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The programs where we could write our first draft of that new blog post are endless – from the programs on your Windows or Mac or the various options available for mobile devices and tablets.
It’s easy to write it off as a force of habit to write in whatever program we have used for years. Once it’s done, it’s easy enough to copy and paste it into your WordPress site. But we would suggest that the first draft should be written in WordPress. As long as you are connected to the Internet this works just fine.
Let’s take a look at some of the reasons for this suggestion.
The more saved versions there are of a post, the easier it is to pick the wrong and outdated version when pasting it into WordPress or sending it to a proofreader. Writing inside WordPress will save the different versions but you will automatically be served the current version when you access it. Older versions are easy to get to if the need arises.
We would always recommend that you ask somebody else to proofread your post before publishing it. This is also easier when the post is kept in WordPress – especially when asking multiple people to read it. In comparison, when writing in Word, you’d have to email one document to one person at a time, wait for their feedback or send off two emails with their own documents and get two different edited versions back. Whew, that sounds like extra work!
In WordPress, you have at least three options to let others read your drafts:
- Publish the draft as a page. Password protect the page and send the link and page to your proofreader/editor. (They can’t edit this though and would have to send you an email with changes.)
- Download the Public Post Preview plugin. You can now save your post as a draft, check the ALLOW PUBLIC PREVIEW box and send the link listed to the person. Usually people have to be logged in to read unpublished posts. This plugin allows you to share the unpublished post with somebody without an account to the site.
- The disadvantage to the first two points is that the proofreaders can’t edit the post. They’ll have to email you and tell you about any potential typos or other suggested changes. If you trust your proofreaders, you can also give them an EDITOR-level account to your site. (In the left toolbar: USERS >>> ADD NEW >>> Give editor access.) That way they can edit your post directly in the WordPress editor. To see what they changed, you can compare REVISIONS by clicking on REVISIONS near the PUBLISH button. We would only suggest this for people that you trust.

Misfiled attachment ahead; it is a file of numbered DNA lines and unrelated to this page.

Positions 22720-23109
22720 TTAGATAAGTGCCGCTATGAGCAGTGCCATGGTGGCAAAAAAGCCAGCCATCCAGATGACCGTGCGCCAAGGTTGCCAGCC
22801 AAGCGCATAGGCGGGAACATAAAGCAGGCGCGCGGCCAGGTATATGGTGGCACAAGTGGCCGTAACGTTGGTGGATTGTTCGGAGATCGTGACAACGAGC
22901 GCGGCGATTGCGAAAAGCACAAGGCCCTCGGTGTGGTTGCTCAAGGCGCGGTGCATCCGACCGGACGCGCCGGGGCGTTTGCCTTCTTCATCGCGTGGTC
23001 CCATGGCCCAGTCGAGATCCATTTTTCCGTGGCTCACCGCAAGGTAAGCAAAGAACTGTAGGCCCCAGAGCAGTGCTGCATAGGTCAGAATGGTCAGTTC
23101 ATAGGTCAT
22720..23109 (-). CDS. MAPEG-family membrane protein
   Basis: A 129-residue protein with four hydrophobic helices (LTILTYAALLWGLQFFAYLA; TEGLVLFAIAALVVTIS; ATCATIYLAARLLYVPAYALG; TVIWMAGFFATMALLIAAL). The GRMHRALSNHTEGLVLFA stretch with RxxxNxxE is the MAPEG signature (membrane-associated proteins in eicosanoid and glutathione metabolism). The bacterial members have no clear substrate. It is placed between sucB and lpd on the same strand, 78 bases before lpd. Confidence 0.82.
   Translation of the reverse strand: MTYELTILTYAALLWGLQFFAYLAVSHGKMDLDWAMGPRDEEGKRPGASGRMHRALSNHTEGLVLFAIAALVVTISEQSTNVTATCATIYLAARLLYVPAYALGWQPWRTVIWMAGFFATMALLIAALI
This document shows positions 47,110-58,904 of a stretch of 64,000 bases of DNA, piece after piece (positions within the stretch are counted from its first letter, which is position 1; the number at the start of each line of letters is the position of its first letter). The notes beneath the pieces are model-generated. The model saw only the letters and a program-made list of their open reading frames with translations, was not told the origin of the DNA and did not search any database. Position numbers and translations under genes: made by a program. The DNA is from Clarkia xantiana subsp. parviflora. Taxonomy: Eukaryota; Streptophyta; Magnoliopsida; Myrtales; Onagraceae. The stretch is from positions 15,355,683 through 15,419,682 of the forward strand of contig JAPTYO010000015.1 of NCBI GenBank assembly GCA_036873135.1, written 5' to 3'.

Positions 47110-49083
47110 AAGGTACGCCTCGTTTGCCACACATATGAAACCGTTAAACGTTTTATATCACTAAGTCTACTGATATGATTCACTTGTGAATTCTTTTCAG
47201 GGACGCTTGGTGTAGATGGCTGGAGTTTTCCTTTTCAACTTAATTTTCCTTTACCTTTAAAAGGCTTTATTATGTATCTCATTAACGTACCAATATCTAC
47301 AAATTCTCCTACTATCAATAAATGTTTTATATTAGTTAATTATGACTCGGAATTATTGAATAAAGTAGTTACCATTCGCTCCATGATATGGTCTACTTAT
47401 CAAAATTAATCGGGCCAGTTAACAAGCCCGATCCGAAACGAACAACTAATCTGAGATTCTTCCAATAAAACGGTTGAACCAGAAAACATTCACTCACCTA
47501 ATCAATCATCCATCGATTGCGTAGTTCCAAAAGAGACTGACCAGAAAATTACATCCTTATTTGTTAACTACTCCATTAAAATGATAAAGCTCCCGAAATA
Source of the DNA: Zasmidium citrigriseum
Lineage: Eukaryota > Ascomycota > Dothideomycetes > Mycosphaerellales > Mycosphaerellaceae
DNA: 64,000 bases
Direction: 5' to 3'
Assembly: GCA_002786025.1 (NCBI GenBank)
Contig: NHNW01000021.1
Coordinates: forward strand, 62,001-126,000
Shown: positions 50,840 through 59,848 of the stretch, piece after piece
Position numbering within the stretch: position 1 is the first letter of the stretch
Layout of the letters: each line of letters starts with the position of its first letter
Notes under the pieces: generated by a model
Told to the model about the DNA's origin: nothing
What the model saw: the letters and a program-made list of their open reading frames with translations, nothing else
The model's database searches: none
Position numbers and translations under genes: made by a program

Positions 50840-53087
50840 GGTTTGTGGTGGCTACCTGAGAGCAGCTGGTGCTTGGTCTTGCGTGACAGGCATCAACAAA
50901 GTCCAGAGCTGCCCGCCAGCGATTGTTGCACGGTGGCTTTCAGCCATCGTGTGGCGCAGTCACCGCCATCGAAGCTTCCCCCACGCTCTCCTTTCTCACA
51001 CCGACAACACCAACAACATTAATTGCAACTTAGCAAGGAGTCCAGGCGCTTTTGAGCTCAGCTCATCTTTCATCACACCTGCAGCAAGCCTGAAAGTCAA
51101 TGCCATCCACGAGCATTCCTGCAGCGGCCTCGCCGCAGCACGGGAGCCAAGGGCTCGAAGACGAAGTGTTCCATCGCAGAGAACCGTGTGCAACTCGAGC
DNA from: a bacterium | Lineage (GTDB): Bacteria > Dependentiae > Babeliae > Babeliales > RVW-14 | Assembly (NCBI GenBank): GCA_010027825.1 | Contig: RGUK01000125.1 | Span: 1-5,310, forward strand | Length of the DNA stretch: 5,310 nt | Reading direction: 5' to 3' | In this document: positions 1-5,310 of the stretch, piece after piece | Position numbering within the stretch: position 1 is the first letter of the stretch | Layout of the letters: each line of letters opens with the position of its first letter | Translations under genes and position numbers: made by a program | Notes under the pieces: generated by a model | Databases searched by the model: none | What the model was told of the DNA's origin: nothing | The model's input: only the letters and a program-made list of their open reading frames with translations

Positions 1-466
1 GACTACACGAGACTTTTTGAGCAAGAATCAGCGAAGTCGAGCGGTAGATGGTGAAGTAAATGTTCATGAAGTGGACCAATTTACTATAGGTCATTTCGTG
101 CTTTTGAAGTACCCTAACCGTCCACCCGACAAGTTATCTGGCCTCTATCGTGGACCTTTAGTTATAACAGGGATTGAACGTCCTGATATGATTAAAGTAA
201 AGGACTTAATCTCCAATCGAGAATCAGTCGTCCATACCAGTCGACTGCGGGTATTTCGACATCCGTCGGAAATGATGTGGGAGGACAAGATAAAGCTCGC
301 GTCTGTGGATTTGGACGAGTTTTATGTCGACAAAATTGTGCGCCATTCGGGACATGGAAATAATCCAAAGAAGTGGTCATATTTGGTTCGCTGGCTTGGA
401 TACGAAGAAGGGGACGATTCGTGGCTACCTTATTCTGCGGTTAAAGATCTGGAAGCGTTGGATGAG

WordPress has improved over the years. It used to be that in 2010 or so, that when you pasted directly into the Visual editor from Word, for example, that the extra coding that was coming from the other program could crash some sites. We’ve been there. It can take forever to figure out why a site crashed. Some of that has been improved, but the key-takeaway still is that copying and pasting from other programs can bring unwanted formatting issues along. Sometimes that’s as simple as going into the TEXT editor and deleting some extra HTML. Either way, it can create extra work.
You can also use the paste from Word/paste as Text functions in the Visual editor. While this works, it’s also not perfect.
Search engine optimization
Relevant, authentic and meaningful content will go a long way in ranking high in search engine results when relevant. The WordPress Yoast plugin helps with search engine optimization in an authentic way.
Here’s how we usually use it.
We come up with the topic for the post, write a working headline, start a basic outline and then start writing. Usually, we come up with the main keyword phrase that summarizes the post well after a few paragraphs. Scrolling down to the SEO plugin you set the term or phrase as the target keyword.
After saving the draft, Yoast gives you an overview of the post from a SEO perspective.
We found it easy to use this as a guide and to help us keep in mind the main topic of a post (the keyword should represent this). After doing this a few times, we often end up with a post that is good to go from an SEO perspective as well as from a human reader perspective.
We love the WordPress Editorial Calendar plugin to keep track of upcoming blog posts.
Before we used this we would just save DRAFT POSTS in the POSTS area of WordPress. That wasn’t the most efficient way of keeping track of ideas. Sometimes we’d circle back to the idea and many times we didn’t. Now when we have a good idea for a post, we add it to the Editorial Calendar (it has weekly post ideas for about five months usually) and write the post when it gets closer to the publication date. It really makes planning easier.
Writing in WordPress allows you to easily use the INSERT LINK function to add a hyperlink to your copy and add appropriate ALT TAGS, that describe where the link is going.
Writing somewhere …
Writing somewhere is better than writing nowhere. Sometimes you might have to write offline when there’s no Internet access. In general, though, we believe it’s easier to write directly into WordPress. This post attempted to outline the reasons for considering doing this.
Don’t miss my new book
Move your content from happening to performing. The 2020 textbook: